Black Cake Batter:
  1. With an electric handheld mixer or KitchenAid mixer whip butter and sugar on high-speed until it doubles in volume.
  2. On medium speed slowly add molasses, all flavors and spices.
  3. Now add one egg at a time.
  4. By now the batter should have doubled again in volume.
  5. Add chopped walnuts.
  6. Mix baking powder with flour and slowly add to batter.
  7. Oil and flour two 9″ baking pans and divide batter among the two.
  8. In a 300 degree Fahrenheit preheated oven bake for about 1 hour and thirty-five minutes.
  9. As soon as the cake is removed from the oven pour about ¼ liter of rum over it. Do not remove the black cake from its form. Let the cake absorb the alcohol. Once the cake is cooled out remove it from the form and wrap it with plastic wrap and foil. After about 4 hours pour ¼ liter of port wine over it. Wrap cake again airtight.
Very often peanuts are being used in the black cake as specially in the Caribbean, since peanuts are always readily available at a lower price. I just happened to like walnuts over peanuts.
Warning: This cake should not be fed to children and young adults under the age of 21 due to its high alcohol content.


What are you cooking for the new year?

Do know of any dishes that suppose to bring you luck and prosperity?

Have you tried black cake before? Did you like it?




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  1. I love trying other cuisines and this cake with its 11 eggs looks fascinating. I can’t imagine starting that far in advance but it is only a matter of being organised.
    By the way, I have installed Genesis and have the brand new child theme, Pretty Pictures. I love how clean and simple it is.
    I hope your Christmas was great and all the best for a happy New Year.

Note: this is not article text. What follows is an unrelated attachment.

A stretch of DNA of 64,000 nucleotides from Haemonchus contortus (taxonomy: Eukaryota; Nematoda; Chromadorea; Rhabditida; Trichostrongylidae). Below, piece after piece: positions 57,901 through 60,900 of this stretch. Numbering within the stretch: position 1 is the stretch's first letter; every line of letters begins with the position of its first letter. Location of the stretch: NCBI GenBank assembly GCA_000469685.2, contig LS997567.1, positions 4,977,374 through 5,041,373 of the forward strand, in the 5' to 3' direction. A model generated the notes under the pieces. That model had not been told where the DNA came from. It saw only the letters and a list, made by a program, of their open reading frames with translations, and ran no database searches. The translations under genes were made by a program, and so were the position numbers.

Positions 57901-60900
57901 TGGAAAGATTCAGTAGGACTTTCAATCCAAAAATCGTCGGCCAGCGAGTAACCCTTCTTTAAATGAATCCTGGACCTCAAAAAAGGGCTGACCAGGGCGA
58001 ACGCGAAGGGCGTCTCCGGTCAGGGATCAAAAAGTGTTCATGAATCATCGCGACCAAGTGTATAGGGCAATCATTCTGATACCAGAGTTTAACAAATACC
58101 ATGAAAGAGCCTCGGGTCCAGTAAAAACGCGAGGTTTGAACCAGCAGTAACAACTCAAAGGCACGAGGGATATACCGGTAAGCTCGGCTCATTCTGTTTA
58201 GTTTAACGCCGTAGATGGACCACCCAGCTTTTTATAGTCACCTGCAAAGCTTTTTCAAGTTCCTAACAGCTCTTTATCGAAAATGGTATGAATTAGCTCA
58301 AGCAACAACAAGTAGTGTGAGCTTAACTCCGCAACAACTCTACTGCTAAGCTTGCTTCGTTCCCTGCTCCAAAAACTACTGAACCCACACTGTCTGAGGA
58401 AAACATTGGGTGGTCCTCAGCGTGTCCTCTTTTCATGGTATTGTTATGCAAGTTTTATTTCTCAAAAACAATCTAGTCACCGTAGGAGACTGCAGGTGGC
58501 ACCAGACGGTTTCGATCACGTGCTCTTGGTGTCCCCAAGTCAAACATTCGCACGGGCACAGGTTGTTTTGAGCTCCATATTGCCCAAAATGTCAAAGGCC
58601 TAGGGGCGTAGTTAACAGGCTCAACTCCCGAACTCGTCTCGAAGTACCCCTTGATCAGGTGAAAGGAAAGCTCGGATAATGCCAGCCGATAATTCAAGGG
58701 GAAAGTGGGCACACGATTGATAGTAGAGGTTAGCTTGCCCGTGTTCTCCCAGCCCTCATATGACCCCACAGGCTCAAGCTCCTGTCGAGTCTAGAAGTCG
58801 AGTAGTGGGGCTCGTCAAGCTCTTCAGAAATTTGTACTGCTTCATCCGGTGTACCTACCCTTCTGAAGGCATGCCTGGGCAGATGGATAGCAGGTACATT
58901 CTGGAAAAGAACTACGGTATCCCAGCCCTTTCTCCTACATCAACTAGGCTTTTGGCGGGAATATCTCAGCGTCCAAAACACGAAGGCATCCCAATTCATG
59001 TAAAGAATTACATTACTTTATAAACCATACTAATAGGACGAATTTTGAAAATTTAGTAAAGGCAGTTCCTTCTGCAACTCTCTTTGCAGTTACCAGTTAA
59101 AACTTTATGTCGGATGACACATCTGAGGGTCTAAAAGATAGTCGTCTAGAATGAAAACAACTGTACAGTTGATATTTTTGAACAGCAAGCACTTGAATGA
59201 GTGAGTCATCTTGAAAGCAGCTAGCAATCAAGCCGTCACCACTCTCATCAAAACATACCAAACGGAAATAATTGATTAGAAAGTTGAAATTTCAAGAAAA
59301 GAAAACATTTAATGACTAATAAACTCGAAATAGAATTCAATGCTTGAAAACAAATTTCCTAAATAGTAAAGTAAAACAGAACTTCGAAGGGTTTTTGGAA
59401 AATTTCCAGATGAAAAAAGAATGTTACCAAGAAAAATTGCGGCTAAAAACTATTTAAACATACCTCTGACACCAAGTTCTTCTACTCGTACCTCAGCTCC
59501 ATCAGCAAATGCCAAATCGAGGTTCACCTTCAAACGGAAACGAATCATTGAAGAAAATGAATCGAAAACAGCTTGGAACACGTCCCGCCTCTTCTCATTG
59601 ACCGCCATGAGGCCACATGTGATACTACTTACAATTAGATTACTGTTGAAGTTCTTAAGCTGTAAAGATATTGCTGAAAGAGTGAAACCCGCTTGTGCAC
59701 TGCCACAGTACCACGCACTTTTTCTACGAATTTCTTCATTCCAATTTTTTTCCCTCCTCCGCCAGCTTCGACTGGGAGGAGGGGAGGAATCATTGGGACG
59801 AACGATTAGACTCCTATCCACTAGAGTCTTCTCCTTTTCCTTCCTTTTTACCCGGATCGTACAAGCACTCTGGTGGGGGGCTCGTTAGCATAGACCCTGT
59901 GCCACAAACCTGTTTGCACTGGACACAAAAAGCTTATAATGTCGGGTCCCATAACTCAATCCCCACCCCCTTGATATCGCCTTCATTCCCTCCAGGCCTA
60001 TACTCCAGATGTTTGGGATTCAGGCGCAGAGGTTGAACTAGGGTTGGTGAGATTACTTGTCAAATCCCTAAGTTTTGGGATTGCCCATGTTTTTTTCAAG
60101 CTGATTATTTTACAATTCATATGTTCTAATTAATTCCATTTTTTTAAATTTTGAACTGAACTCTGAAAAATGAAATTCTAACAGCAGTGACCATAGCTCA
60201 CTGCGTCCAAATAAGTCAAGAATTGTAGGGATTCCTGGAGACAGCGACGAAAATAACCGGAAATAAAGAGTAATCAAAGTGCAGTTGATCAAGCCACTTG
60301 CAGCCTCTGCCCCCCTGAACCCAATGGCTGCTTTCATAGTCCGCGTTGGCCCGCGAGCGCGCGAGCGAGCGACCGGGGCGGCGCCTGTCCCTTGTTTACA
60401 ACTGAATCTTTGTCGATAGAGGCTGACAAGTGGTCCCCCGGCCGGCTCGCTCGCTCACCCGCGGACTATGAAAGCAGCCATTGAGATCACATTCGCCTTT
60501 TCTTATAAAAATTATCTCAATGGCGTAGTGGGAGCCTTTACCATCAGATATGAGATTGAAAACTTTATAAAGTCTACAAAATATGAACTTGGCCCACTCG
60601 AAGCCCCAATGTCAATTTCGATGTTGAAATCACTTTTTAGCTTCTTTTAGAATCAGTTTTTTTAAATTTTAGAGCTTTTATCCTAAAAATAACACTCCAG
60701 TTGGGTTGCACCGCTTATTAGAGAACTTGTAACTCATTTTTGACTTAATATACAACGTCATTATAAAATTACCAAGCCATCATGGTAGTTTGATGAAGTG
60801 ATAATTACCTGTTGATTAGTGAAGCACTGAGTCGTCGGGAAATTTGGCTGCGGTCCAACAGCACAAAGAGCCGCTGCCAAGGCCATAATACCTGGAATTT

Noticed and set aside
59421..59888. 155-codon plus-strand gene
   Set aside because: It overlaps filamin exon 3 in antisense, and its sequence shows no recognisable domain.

suzanne Perazzini recently posted..Chocolate Vanilla Tart – grain, dairy and refined sugar-freeMy Profile

  2. I lived in the Caribbean for years and years and can recommend this delicious delicious Christmas Cake. We always used rum and I can’t remember ever having it with nuts in but can see they would be good.
    Suzy Bowler recently posted..Christmas LeftoversMy Profile

  3. We bake black cake for the same reasons, always around Christmas and New Year’s. We actually use finely ground peanuts in our recipe, but walnuts sounds good, too. I like your presentation in your pictures, well done.

  4. Umm this cake sounds awesome! I have never heard of eating cake as a new years tradition, but I love it… sounds like a tradition I could easily pick-up for years to come!
    katie recently posted..Egg White TacosMy Profile

  5. Thanks Katie, it truly is a great tradition and a lot more fun to eat it. 🙂

  6. What a yummy looking cake and it looks so good I can almost taste it. It is similar to the cake I made that you commented on. That’s for letting me know what golden rum is – I hadn’t heard of it before xx
    Hotly Spiced recently posted..Penrith PanthersMy Profile

  7. Stephanie says:

    Hi Frank, Christmas would not be the same without black cake. Most people I know from St. Lucia where I’m from soak their fruits a year in advance, and better still have fruits soaking year round and just top it up with alcohol and more fruits and spices when necessary. Makes it so much easier to whip one up at short notice when the occasion calls for it! Loathe presentation, makes me anxious for Christmas now! Thanks so much for the recipe. Like most Caribbean people I know, traditional food was never passed down and is dying out so its hard sometimes to find recipes. If your wife is Guyanese, may I ask if she could find me a good Guyanese Pepperpot recipe? Thanks

  8. Hi I’m from Barbados and Christmas and weddings would never be the same without this cake. However, I’ve never heard of the peanuts before we usually use almonds which are also crunchy and tastes really good. Saying this, your cake looks great!